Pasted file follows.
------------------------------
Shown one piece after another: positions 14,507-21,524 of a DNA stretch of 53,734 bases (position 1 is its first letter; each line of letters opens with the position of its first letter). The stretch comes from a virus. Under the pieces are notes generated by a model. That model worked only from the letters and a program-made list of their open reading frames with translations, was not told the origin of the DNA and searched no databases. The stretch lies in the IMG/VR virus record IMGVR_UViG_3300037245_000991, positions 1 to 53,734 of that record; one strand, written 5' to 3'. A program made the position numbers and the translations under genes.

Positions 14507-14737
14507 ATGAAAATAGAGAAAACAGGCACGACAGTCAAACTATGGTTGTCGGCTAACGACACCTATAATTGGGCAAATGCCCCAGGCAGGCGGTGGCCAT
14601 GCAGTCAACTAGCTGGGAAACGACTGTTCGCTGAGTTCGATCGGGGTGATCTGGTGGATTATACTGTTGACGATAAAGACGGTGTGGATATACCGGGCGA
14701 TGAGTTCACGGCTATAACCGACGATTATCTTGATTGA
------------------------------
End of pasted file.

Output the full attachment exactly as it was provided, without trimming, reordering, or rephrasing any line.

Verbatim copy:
Shown one piece after another: positions 14,507-21,524 of a DNA stretch of 53,734 bases (position 1 is its first letter; each line of letters opens with the position of its first letter). The stretch comes from a virus. Under the pieces are notes generated by a model. That model worked only from the letters and a program-made list of their open reading frames with translations, was not told the origin of the DNA and searched no databases. The stretch lies in the IMG/VR virus record IMGVR_UViG_3300037245_000991, positions 1 to 53,734 of that record; one strand, written 5' to 3'. A program made the position numbers and the translations under genes.

Positions 14507-14737
14507 ATGAAAATAGAGAAAACAGGCACGACAGTCAAACTATGGTTGTCGGCTAACGACACCTATAATTGGGCAAATGCCCCAGGCAGGCGGTGGCCAT
14601 GCAGTCAACTAGCTGGGAAACGACTGTTCGCTGAGTTCGATCGGGGTGATCTGGTGGATTATACTGTTGACGATAAAGACGGTGTGGATATACCGGGCGA
14701 TGAGTTCACGGCTATAACCGACGATTATCTTGATTGA